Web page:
The Australian economy — and its currency — owes its fortunes to the prolific and profitable mining sector.
The currency of Australia — the Australian dollar — is one of the most traded currencies on the planet.
Coming in at fifth globally on the foreign exchange market (FOREX), the Australian dollar is up there with the US dollar, the euro, the British pound and the Japanese yen.
As a resources-heavy economy, the Australian dollar moves with the commodities that it exports, like coal, iron ore and gold, linking it to the fortunes of its export clients. More demand for Australia’s resources equals more investment, equals a stronger economy and logically, a stronger dollar.
The land down under famously mines just about everything you can shake a stick at, and that’s reflected on the ground and in the numbers. According to government data, the mining industry makes up some 11 per cent of the Australian economy, and Australia is recognised as one of the great resources-intensive exporters — similar to Canada, Brazil and many African nations.
The value of exports to Australia is immense — 63 per cent of all export dollars come from resources exports. The continent is teeming with valuable resources, many of which Australia has the market cornered on, as the allure of a wide-open geography, stable and welcoming economy and educated workforce makes it hard to pass by as an investor.
No surprises then that the value of the Australian dollar to mining companies — or the value of mining to the Australian dollar — is closely intertwined. The industry is widely regarded, and recognised by the Reserve Bank of Australia, as having lifted Australian standards of living, wages and GDP, and having ensured the economy of the land down under remained without a recession for three decades.
It goes without saying then, that the Australian economy — and its currency — owes its fortunes to the prolific and profitable mining sector.
The value of the Australian dollar in the last few decades of the mining boom, the economic smorgasbord of wealth fueled by massive mining investment primarily in Western Australia, can therefore be seen to track the fortunes of Australia’s export markets. Up to now, that would be China, which consumed 83 per cent of Australia’s iron ore exports in 2020, though ructions this year between Australia and China could potentially see that change in a worst-case scenario.
Until — or if at all — that changes, China’s hunger for raw materials has helped prop up the Australian economy- and the dollar, keeping it strong compared to its competitors, with demand for commodities pumping resources and development into the corners of Australia.
But for all the dependency on China that Australian exporters have, the fact remains that commodities by and large are bought and sold in US dollars, meaning that for Australian miners, a weaker Australian dollar to the US dollar is very much a good thing.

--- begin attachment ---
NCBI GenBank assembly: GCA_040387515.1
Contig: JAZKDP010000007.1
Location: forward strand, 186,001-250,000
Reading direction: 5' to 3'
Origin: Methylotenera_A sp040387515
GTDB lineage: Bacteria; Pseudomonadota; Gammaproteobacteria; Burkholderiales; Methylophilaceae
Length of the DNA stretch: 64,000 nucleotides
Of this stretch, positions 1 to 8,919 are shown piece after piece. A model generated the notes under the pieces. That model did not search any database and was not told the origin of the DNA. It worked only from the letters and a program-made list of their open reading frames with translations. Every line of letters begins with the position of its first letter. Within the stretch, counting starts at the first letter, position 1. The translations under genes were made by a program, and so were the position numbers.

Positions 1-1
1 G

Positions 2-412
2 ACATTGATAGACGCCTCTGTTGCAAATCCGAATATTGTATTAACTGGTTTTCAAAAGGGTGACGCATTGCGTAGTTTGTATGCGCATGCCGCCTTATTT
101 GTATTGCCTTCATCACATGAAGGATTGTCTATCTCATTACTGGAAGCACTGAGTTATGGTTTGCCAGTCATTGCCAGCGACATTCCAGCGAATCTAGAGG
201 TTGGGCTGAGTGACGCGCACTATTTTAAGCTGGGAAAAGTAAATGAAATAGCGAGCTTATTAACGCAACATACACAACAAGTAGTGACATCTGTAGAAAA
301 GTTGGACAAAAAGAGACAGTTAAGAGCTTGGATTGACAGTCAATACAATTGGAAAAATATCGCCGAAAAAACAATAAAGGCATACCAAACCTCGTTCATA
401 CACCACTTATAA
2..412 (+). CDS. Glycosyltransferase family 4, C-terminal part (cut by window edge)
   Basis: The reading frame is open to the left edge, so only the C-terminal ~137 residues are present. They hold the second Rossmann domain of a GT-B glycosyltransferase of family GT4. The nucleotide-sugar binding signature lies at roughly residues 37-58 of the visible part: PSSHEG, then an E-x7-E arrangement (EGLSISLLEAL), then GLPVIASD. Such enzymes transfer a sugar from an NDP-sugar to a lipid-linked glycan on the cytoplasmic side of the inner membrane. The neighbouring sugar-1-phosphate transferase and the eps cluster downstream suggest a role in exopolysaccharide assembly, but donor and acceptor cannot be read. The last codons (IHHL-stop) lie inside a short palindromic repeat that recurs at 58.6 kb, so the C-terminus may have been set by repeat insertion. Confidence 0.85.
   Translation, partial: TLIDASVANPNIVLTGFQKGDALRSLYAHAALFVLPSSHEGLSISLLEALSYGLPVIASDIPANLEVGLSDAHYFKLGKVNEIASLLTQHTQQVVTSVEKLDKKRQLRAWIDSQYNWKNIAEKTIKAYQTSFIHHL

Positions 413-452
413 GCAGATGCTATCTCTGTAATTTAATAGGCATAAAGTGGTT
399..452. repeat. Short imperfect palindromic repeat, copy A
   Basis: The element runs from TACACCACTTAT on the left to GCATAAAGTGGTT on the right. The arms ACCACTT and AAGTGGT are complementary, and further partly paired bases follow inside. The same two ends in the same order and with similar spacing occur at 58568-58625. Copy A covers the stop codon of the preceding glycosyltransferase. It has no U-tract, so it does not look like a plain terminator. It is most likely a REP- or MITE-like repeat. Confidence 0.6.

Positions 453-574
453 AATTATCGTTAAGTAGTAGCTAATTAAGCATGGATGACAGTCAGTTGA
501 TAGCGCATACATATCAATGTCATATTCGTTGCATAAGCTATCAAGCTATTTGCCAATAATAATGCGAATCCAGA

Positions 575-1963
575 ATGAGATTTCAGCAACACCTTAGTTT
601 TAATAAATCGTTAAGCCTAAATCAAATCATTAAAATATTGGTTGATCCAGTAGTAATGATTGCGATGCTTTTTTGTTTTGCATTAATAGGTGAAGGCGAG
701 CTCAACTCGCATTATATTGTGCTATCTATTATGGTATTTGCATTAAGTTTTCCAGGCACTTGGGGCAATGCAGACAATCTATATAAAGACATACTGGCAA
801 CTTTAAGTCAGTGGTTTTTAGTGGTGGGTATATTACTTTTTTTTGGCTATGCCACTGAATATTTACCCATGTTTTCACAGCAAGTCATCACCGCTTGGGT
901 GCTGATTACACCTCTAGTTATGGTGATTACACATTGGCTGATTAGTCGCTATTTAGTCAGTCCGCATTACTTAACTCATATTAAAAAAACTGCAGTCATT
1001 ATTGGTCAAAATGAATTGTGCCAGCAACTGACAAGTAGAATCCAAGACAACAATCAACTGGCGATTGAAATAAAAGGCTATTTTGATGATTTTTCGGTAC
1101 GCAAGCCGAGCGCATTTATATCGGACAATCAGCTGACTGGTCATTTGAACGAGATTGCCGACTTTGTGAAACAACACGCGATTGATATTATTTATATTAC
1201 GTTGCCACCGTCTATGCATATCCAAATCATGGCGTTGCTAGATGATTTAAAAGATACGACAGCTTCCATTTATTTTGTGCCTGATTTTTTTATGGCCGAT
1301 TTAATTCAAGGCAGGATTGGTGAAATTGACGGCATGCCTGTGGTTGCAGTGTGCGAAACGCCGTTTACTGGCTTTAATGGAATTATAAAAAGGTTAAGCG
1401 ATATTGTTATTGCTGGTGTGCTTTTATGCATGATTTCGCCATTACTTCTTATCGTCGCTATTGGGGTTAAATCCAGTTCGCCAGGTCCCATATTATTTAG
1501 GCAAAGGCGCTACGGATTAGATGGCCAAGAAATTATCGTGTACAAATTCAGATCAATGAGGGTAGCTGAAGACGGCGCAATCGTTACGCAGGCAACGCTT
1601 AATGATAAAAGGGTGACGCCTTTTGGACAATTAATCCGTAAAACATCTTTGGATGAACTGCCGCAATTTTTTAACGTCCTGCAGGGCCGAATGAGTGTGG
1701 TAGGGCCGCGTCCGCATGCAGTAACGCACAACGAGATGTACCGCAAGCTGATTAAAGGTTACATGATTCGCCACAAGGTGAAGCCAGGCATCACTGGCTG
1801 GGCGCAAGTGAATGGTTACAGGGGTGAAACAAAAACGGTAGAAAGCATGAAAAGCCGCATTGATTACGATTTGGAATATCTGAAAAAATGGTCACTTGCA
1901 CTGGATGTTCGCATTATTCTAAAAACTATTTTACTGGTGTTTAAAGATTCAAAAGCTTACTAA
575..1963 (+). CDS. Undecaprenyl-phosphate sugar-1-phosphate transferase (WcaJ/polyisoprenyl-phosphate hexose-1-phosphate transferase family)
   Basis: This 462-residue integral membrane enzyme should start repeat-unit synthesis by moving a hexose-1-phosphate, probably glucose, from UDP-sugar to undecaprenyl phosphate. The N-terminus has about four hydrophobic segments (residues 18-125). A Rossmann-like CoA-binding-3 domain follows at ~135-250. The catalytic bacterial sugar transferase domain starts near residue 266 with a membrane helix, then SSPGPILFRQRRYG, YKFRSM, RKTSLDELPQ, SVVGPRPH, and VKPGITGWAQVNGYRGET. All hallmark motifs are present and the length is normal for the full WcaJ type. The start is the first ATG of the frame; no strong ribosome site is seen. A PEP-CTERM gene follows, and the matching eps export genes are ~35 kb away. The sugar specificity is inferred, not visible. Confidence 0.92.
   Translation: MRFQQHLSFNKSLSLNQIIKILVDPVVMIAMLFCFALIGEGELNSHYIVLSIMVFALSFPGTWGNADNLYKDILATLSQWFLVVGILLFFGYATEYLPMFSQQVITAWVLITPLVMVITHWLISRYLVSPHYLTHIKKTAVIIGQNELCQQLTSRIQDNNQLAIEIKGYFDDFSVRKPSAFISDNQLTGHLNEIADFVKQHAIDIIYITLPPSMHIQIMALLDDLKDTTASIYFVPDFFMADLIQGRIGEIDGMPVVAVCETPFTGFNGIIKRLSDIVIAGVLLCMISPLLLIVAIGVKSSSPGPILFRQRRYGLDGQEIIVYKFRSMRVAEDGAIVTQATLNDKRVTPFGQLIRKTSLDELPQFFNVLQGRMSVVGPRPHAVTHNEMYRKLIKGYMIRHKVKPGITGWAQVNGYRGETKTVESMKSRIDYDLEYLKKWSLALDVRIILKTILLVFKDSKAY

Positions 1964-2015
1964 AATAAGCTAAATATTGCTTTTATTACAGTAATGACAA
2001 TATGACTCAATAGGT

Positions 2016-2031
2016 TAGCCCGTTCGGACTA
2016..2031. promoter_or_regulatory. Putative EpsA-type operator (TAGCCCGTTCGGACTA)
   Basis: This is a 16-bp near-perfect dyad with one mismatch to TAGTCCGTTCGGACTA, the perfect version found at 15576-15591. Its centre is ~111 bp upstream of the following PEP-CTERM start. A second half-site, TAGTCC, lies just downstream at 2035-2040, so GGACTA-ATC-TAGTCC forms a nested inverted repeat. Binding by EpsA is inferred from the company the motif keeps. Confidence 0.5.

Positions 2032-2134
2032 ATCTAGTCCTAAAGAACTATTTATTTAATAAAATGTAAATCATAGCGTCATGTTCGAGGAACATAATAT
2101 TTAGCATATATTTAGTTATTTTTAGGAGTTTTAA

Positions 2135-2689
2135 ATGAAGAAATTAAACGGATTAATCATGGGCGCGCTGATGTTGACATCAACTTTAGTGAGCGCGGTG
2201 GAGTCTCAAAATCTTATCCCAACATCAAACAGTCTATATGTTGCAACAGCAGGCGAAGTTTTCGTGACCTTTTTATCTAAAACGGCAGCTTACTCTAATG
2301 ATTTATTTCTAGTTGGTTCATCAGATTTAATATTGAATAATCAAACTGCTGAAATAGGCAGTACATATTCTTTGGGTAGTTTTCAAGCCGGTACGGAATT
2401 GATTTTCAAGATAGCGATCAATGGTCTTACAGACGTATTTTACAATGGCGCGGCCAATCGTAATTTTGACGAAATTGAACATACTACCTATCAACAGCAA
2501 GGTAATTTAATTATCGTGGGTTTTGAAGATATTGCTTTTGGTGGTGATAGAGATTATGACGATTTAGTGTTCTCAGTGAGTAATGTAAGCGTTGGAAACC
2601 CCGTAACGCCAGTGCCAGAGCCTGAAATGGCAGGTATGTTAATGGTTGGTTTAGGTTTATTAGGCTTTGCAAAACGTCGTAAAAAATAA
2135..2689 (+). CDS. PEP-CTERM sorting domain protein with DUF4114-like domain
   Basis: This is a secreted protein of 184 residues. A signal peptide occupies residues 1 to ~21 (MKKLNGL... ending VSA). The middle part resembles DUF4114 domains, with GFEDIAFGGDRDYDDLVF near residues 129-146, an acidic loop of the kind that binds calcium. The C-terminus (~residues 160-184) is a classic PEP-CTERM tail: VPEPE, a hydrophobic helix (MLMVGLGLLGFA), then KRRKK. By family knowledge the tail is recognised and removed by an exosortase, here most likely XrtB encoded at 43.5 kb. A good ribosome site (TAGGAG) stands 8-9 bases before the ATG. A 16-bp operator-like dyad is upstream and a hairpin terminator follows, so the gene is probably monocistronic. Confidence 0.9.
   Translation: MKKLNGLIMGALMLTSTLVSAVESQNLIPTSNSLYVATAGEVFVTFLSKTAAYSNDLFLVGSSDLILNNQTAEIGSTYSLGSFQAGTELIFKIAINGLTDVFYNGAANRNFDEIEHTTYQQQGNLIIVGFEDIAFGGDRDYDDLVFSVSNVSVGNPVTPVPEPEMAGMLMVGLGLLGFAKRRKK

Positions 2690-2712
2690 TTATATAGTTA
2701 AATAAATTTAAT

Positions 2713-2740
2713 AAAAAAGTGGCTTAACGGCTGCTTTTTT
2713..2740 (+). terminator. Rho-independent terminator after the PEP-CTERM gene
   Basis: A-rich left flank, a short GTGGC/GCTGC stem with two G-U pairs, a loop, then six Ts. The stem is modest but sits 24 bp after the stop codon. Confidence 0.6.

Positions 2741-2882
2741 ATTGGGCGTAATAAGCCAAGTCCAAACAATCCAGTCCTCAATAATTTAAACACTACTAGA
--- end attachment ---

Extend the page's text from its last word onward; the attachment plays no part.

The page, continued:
Investors that play in Australian markets will have to keep an eye on where the AUD to USD conversion rate is trending, as with any currency on commodities that cross borders, exchange rates play a large role in when to buy — and when to sell.
For much of the last 30 years, the Australian dollar has been weaker against the US dollar. Its range is usually between 90 cents to 60 cents to the US dollar.
In the early 00s it dropped to the 50s, and for a two-year period between 2011 and 2013 it was often at parity or stronger than the US dollar (before falling rapidly afterwards) but for the most part the Australian dollar has been reliably around the 70 cents to a dollar mark.
With high Australian wages and higher costs of doing business in Australia, selling commodities in US dollars are a boon for domestic miners, as exchanging the greenback into local currency gives miners an extra boost for their product sold.
A low Australian dollar also makes it easier for North American investors to get into the market simply due to value for money, unlocking the mineral potential within.
As a resources-heavy economy, a lower Australian dollar makes the country more attractive for investors looking at Australia’s competitors — like Canada. Canada is another country teeming with mineral wealth and graced with a well-educated population and led by stable government, but the Canadian dollar is usually stronger than the Australian dollar. While it’s not that much stronger, it still gives Australian miners an edge. While other competitors like Brazil — with a significantly weaker currency — come with other pitfalls, like more political risk.
As mining is such a major component of the Australian economy, and almost everything mined in Australia is exported, a weaker dollar compared to the US dollar is therefore something that’s generally wanted by the industry.
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Securities Disclosure: I, Scott Tibballs, currently hold no direct investment interest in any company mentioned in this article.